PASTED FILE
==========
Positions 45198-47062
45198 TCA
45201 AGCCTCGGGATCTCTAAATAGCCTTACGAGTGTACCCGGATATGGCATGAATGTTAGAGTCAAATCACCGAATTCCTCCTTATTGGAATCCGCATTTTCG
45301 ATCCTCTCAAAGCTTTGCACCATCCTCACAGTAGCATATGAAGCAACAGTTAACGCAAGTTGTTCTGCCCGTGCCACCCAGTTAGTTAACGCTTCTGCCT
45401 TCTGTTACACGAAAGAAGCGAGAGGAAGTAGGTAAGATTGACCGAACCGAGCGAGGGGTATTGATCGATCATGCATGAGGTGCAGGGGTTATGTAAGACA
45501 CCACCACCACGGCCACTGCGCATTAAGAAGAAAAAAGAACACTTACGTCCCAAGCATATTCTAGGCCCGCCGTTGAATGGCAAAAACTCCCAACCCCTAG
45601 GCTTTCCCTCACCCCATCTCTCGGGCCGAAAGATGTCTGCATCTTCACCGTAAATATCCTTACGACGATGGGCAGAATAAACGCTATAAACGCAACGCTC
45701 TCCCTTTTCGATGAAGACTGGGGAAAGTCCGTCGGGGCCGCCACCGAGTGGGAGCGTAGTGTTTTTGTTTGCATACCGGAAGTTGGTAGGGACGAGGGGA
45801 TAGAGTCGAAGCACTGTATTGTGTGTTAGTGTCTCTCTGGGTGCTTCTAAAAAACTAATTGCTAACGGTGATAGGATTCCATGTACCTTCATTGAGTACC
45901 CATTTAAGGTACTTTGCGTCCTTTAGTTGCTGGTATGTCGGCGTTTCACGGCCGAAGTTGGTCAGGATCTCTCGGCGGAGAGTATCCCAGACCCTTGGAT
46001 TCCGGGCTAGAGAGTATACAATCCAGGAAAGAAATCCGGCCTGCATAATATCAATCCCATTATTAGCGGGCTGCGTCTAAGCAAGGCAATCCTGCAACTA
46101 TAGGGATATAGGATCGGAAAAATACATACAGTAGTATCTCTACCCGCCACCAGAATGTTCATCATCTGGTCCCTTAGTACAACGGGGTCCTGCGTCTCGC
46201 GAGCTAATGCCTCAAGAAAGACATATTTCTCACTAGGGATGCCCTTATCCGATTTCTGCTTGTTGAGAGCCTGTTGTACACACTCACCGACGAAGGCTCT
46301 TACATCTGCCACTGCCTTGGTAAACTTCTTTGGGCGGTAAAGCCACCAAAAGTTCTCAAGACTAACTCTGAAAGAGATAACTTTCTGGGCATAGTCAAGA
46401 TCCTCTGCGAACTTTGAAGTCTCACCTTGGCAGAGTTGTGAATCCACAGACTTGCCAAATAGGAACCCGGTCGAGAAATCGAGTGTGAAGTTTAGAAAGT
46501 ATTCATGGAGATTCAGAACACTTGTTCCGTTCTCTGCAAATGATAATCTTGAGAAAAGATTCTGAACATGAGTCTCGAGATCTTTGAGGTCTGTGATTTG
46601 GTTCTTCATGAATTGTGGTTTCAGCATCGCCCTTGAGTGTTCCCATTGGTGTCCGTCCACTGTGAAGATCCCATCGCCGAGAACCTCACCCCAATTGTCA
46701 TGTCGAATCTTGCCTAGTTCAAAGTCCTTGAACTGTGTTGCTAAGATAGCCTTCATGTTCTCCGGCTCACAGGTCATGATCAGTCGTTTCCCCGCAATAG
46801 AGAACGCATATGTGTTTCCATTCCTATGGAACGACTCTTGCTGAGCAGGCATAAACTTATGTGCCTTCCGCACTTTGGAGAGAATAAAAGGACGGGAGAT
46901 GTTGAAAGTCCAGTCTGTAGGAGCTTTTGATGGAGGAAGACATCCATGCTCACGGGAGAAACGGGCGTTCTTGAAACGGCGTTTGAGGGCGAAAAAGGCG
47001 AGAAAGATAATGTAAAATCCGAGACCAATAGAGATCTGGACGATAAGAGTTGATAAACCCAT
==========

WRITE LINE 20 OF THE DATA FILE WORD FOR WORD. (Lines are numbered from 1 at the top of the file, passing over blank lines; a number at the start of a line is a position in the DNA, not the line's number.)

46901 GTTGAAAGTCCAGTCTGTAGGAGCTTTTGATGGAGGAAGACATCCATGCTCACGGGAGAAACGGGCGTTCTTGAAACGGCGTTTGAGGGCGAAAAAGGCG